Every generation in history has taken delight in pointing out that things are changing at an unheard-of pace. In truth, until the major revolutions of agriculture, industry, transportation and communication, things stayed much the same from century to century. With the development of electronic communication the diffusion of technology throughout society has increased at a rapidly accelerating rate, aided and abetted by Madison Avenue and our desire to have the new, now.
The change of epochs was noted by an older man attending a Television Awareness Training workshop in the Midwest a number of years ago. After a discussion of the relation of advertising and entertainment in TV programming, he said, Its just like the old medicine wagon that came to town. You got to see the entertainment and then there was the pitch for the product. The only difference today is we have to buy the wagon."
Nowadays, you might even say that we buy the wagon, and then go out looking for the tonic to fill it.
How do our personal value systems affect our use of the new media technology and our selection of content? We need a dual focus in this quest of discovery with a commitment to understanding, intentionality and choice. It is helpful to look at aspects of the interaction between communication media and values.
Processing Our Values
First, and most familiar, is the question "What are the systems and structures of media (both technology and content) and how are we used by them?"
In our society, each innovation is introduced primarily for return on investment. The disciplines of science or the arts create the new. Production and marketing systems, interacting with economics and psychology (and sometimes government regulation) evolve marketing plans based on analysis of potential customers. While the advertisement may extol the utility of the product, or virtue of content, the intent is to sell as much as possible. This intention introduces subtle manipulation such as the marketing of home computers by seeking to make parents feel guilty if they do not have one for the children, or the suggestion that you will not be a valued person if you do not have the latest technological marvel.
Second, and more difficult, is the question of how we use media. What values underlie the selections we make? Our patterns are plainly in front of us, be it an evening of network TV, cable or video, skimming a magazine, or spending time on the family computer.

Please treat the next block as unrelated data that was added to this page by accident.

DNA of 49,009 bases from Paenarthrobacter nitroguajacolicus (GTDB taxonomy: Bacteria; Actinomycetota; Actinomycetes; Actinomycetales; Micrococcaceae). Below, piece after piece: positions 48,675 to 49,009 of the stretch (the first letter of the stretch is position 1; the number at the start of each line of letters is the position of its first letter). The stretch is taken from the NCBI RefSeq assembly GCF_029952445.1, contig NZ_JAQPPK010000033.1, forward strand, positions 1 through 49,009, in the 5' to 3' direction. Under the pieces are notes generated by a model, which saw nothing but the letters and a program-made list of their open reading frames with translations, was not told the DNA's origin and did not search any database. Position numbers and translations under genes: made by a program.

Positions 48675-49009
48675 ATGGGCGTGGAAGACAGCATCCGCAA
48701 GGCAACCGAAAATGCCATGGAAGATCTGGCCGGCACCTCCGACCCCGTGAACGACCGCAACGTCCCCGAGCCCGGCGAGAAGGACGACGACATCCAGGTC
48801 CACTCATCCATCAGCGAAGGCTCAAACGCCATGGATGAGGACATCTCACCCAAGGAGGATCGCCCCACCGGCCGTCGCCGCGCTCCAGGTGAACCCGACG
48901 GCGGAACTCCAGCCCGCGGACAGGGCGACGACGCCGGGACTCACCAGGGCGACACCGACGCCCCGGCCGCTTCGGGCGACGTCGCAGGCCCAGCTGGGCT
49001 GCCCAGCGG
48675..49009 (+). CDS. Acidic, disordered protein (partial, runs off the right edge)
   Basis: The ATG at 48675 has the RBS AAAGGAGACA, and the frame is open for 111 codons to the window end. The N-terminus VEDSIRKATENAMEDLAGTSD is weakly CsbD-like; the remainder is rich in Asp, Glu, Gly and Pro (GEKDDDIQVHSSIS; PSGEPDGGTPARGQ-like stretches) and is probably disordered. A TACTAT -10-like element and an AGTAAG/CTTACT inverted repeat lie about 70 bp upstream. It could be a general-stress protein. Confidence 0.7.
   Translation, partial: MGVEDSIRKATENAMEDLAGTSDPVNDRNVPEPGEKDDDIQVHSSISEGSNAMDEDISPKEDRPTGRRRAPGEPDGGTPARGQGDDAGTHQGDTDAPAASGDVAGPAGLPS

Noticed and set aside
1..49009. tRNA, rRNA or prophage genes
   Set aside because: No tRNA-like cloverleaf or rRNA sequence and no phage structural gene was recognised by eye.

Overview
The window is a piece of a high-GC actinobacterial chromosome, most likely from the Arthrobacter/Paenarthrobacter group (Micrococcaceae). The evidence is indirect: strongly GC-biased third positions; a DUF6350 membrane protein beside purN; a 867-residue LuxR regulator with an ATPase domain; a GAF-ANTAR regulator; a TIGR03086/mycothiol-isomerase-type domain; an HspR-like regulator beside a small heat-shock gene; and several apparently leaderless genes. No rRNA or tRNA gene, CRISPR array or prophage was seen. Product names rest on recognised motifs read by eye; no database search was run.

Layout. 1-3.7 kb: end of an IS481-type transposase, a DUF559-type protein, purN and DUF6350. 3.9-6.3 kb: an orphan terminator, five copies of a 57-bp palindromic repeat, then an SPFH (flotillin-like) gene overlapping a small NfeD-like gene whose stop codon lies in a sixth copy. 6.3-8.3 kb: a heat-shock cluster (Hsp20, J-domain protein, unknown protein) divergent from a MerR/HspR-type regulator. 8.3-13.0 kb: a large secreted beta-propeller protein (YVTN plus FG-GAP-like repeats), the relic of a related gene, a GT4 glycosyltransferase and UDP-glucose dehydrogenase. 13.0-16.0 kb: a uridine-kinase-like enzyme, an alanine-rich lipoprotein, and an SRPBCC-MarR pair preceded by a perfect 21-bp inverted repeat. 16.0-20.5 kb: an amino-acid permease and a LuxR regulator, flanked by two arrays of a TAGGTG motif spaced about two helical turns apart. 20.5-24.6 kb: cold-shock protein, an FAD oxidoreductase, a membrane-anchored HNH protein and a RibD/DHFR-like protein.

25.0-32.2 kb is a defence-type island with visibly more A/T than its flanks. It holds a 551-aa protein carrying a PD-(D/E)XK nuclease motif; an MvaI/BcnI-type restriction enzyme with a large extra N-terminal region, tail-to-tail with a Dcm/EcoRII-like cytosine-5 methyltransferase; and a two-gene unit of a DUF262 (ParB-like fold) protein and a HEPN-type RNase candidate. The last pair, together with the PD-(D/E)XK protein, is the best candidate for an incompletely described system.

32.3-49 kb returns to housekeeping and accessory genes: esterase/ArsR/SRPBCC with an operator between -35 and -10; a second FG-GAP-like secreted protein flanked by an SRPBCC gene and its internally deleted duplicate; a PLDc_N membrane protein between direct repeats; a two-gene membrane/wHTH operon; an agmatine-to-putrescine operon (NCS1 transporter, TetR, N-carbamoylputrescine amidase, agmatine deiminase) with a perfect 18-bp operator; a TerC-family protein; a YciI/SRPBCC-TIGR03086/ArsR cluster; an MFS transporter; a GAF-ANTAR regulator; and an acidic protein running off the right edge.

The curious thing is how unaware we tend to be of how we make our selections. We cannot read, view or listen to even a small fraction of what is available, so throughout our lives we attend to those things we somehow determine that we need.
The Video Mirror
We meet ourselves when we seriously reflect on the new media technology we choose for our lives and homes.
In the early days of television I knew a man whose religious group, and he himself, were widely known for their work for world peace. One evening I found him at home watching boxing, a common program at that time. From his body language it was quite obvious that this man of peace was in the ring doing battle with one or another of the contenders.
Conflicted responses are not unique to our transactions with media. They are a part of life. However, in no other area of life are our transactions so carefully studied with the intention of increasing our consumption of either device or content.
To some extent the advertisers are having trouble keeping up with us, as we use our new power to fast-forward through video-taped commercials or reduce hours of sports programming to a few minutes of action highlights. If the television generation was raised to expect a conflict resolution and happy ending every 30 minutes, will today's video kids spend their lives looking for the fast-forward button?